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    The author is trying to state that Modi is being like Lenin since Vladimir Ilyich Lenin famously said in 1917 - I found power lying on the streets of St Petersburg and all I did was pick it up.

    The author is not too far out when she compare the situation in Tsarist Russia of those days and the political scenario of today's India when she writes - As he (Lenin) strategized the takeover of power in 1917, Lenin's success was as much due to his ability to fill the vacuum of power created by the Tsar's abdication earlier that year and the uncertainties that followed.

    India today is riding a void in all its facets and In the ensuing vacuum of power, the BJP's prime ministerial candidate Narendra Modi is having a field day tapping into the anger of the people fed up with the prime minister's inability to get even the basics right!

    Her examples of impact on the international arena by Modi appears a trifle biased, but then it is understandable.

    She harbours the hope that the Congress will achieve a turnaround, if the PM en route to CHOGM drops by for a fireside chat with the Tamil CM of the Northern Province.

    And she also wonders that it is odd to hear Modi in 2013 criticize Congress leader Rahul Gandhi's ill-timed remarks on Pakistan's intelligence agency, the ISI, making contact with the Muzaffarnagar riot victims, is to wonder if the wheel is turning full circle.
     
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  3. Ray

    Ray The Chairman Defence Professionals Moderator

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    The news people who are not fond of Modi do have a clout.

    Will they be able to influence the opinion of the people?

    What is the trend in the vernacular media?
     
  4. nirranj

    nirranj Regular Member

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    I feel Indeed India is in a situation of Post WW1 Germany than that of a Post Tsarist Russia. There is a Chaos in this country or a illusionary chaos being choreographed.

    The Economy is reeling under pressure, the industrial output is faltering, CAD is at its worst, The Army is being in the recieving end (because of the weakness in the Civil leadership), reports on Army planning a coup, the increasing rift in the communal lines, increasing educated young population and a corresponding Increase in unemployment, no end in sight to the Inflation, weakening of the Rupee, Scandals after scandals that are destroying the faith the common man has in the system, Public outrage and common anger in the general public, weakness in the foreign policy that is resulting in bullying neighbours, weakness in handling the Chinese threat and the general belief that the ruling elite are just bystanding a Chinese Aggression etc etc are making the nation look in part like the post WW1 Germany.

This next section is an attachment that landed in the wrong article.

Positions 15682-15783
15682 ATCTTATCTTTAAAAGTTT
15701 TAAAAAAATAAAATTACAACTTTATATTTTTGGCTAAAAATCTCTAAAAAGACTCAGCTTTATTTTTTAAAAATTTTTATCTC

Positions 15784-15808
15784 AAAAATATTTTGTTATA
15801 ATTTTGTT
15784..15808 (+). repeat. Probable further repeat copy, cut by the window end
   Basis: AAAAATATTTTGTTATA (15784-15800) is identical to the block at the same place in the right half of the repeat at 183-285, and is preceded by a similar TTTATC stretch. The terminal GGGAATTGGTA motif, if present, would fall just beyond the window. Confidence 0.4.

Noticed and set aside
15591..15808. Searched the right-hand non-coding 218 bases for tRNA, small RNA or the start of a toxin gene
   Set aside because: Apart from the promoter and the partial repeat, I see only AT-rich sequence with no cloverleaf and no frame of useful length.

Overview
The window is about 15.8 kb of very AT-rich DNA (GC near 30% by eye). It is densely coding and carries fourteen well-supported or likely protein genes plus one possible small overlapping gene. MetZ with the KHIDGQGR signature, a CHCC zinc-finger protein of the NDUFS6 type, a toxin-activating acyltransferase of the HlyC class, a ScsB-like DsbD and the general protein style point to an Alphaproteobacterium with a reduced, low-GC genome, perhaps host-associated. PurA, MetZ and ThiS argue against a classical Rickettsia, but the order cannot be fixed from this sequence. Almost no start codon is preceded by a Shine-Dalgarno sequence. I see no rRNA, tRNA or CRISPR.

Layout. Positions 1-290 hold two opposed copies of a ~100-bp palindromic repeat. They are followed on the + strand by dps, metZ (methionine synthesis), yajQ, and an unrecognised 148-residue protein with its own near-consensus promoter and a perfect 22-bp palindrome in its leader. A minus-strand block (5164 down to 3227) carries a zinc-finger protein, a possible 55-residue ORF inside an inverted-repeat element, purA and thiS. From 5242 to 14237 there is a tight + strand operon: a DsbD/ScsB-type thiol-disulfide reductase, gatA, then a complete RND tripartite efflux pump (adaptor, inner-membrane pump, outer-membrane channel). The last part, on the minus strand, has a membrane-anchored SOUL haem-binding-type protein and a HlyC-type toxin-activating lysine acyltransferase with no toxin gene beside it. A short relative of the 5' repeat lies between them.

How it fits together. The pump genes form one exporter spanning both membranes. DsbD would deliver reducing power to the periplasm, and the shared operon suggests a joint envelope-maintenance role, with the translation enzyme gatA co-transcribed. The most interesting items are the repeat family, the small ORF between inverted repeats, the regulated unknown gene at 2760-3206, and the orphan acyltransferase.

Modi has his ways in kindling the anti incumbancy in the public. He is able to induce a feel that chaos has taken up tthe society for wanted and he gives them a enemy, on whom he squarely puts the blame on. He portrays the Ruling elite In the same lines of Hitler as he portrayed the Jews as the enemies or back stabbers who brought down the German might. He is restless in his pursuit and wherever he stops by, he is able to induce a restlessness in the public by showing them the ailments of the nation and asks them to realize their enemy.

    Also some invisible power play that shows up in the scene, communal riots, well timed bombings, stepped up agression by the Neighbours... there is a invisible force in act. there is a induced chaos in the nation and the power is indeed lying without a projector.
     
  5. Ray

    Ray The Chairman Defence Professionals Moderator

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    and you feel Modi is doing it i.e. inducing chaos?

    Kapil Sibal said Modi is responsible for the onion price rise.

    Would he also be responsible for the various scams. I wonder when Kapil Sibal will also blame him for that?
     
  6. nirranj

    nirranj Regular Member

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    I may have sounded different than what I was about to say. There is a Chaos in the Nation (induced or not) and Modi is doing the right job of blowing the pipe to feed the fire.

    I feel this chaos is induced because the Govt is ineffective and the prevailing power vacuum is allowing everybody to stir up the common man. Like the Patna blast, the Muzzafar Nagar riots. these prove that the Govt is not functioning and this allows groups with vested interest (includes congress) to induce a chaos. Even RaGa's bluff on ISI and the Telangana wrong timing are also inducing a chaos.

    All Modi is doing is to project to the common man that the country is in chaos and he is giving them a common enemy. the common man see's Modi as the sevak to put the house back in order. Modi is projecting the Chaos to the people, a chaos induced by the malfunctioning or dead administration and big mouths.
     
  7. wolfpackx1

    wolfpackx1 Tihar Jail Banned

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    I asked around,everyone online and Real life says they want a change from UPA!
    karunanidhi gave perks for last election, what did the people do? take the money and vote for other party!
    Money works only at illiterate level and in those villages where one can't read a letter!